Mike Lee open to being nominated to Supreme Court

Mike Lee open to being nominated to Supreme Court
© Greg Nash

Utah Sen. Mike LeeMichael (Mike) Shumway LeeThe Hill's Morning Report — AG Barr, GOP senators try to rein Trump in Overnight Defense: Senate votes to rein in Trump war powers on Iran | Pentagon shifting .8B to border wall | US, Taliban negotiate seven-day 'reduction in violence' The 8 Republicans who voted to curb Trump's Iran war powers MORE (R) said in an interview Wednesday that he "would not say no" if he was asked by President TrumpDonald John TrumpSchiff blasts Trump for making 'false claims' about Russia intel: 'You've betrayed America. Again.' Poll: Sanders leads 2020 Democratic field with 28 percent, followed by Warren and Biden More than 6 in 10 expect Trump to be reelected: poll MORE to serve on the Supreme Court as Justice Anthony Kennedy's replacement.

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"I started watching Supreme Court arguments for fun when I was 10 years old. So if somebody asked me if I would consider that, I would not say no," he told reporters on what he would say if Trump asked him to serve.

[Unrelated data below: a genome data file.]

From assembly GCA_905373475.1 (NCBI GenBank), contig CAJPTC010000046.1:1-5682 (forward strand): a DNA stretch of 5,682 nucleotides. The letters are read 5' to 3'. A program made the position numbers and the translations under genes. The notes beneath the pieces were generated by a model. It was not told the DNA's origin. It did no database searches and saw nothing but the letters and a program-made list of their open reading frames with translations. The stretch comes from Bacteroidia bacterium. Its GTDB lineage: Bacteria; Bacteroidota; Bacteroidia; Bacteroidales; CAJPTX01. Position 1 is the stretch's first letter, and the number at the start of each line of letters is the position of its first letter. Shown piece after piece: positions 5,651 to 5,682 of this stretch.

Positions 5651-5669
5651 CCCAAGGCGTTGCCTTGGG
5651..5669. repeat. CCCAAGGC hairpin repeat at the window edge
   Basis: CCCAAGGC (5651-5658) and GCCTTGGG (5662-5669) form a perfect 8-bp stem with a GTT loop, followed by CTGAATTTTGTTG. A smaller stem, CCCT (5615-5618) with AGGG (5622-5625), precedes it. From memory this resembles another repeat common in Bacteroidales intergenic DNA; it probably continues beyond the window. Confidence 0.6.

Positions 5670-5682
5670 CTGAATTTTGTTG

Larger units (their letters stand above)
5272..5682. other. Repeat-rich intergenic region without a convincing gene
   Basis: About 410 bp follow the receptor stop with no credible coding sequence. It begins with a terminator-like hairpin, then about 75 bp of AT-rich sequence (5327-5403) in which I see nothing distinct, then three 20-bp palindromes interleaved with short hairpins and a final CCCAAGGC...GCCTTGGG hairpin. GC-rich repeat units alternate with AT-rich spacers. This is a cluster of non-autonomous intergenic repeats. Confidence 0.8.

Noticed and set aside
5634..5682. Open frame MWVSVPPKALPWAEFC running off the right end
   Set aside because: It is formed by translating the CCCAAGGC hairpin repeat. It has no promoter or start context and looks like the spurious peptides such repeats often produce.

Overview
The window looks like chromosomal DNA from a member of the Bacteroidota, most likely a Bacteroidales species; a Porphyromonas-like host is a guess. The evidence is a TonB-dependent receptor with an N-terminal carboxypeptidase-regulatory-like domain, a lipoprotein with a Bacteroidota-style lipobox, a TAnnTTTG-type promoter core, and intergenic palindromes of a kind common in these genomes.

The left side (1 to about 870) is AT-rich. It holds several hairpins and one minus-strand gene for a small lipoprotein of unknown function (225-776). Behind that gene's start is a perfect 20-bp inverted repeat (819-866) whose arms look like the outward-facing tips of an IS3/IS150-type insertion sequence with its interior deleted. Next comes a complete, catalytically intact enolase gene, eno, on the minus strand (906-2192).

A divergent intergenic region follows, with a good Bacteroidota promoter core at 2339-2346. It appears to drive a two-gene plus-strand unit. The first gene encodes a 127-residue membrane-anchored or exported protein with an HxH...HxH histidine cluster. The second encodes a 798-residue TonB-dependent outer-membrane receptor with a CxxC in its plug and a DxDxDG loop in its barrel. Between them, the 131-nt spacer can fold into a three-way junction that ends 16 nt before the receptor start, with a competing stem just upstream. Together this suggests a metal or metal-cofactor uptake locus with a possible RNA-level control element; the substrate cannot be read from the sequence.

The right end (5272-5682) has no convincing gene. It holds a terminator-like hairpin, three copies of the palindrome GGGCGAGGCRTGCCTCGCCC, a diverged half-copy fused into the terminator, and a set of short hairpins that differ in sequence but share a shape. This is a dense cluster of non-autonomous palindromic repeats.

"But the president’s got a decision to make and I trust his ability to make it and make it well," he added.

 

Lee is one of 21 names on the White House's shortlist of potential Supreme Court nominees, which was released last year before Trump's selection of Judge Neil Gorsuch to serve on the Court.

The Utah conservative made similar comments last year, telling a radio show that he was "very grateful" to have won reelection to the Senate but acknowledging his judicial ambitions.

"If he asked me that question, I would not say no," Lee said last January.

"[But] the shortlist is 21 people long," he cautioned. "Presidents these days do very much tend to prefer putting a sitting jurist on the Supreme Court."

Lee's comments came after Kennedy announced Wednesday that he would be retiring from the court.

Kennedy called his service on the nation's highest court "the greatest honor and privilege" of his career. A Reagan nominee, he was a critical swing vote on many issues, including abortion, guns and gay rights.